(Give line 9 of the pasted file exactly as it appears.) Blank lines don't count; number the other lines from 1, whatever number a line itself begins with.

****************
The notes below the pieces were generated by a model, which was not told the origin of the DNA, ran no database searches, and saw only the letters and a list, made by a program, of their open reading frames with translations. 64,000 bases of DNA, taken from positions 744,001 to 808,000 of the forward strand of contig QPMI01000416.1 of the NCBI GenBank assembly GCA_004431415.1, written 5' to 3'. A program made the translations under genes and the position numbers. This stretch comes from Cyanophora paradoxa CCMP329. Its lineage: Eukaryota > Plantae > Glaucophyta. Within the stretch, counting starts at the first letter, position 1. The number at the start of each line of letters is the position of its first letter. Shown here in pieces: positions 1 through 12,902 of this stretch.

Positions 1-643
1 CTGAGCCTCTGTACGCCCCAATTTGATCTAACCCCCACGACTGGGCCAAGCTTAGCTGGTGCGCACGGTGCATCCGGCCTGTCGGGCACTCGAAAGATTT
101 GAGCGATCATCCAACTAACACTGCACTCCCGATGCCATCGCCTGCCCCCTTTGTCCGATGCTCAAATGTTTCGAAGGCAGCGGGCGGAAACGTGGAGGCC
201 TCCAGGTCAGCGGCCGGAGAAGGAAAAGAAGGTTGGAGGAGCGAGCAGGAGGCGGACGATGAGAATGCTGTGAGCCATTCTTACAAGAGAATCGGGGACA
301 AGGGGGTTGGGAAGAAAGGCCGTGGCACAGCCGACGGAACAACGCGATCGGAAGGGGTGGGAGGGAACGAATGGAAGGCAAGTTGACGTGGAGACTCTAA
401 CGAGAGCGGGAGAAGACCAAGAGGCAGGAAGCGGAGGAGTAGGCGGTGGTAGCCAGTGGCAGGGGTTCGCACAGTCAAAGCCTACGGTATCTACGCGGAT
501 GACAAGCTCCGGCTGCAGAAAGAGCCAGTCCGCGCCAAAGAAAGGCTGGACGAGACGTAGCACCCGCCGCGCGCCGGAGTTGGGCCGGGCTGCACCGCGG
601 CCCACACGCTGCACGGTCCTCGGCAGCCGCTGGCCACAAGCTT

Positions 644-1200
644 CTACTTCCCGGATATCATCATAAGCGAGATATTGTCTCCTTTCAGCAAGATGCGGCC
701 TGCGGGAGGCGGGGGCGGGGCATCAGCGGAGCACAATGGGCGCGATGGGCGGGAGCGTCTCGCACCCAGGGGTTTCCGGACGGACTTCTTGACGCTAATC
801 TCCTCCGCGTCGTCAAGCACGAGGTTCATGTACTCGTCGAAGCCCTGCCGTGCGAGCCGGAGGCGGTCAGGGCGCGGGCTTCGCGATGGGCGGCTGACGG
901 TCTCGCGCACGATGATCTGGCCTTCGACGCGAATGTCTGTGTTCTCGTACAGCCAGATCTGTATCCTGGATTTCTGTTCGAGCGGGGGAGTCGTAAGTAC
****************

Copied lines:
601 CCCACACGCTGCACGGTCCTCGGCAGCCGCTGGCCACAAGCTT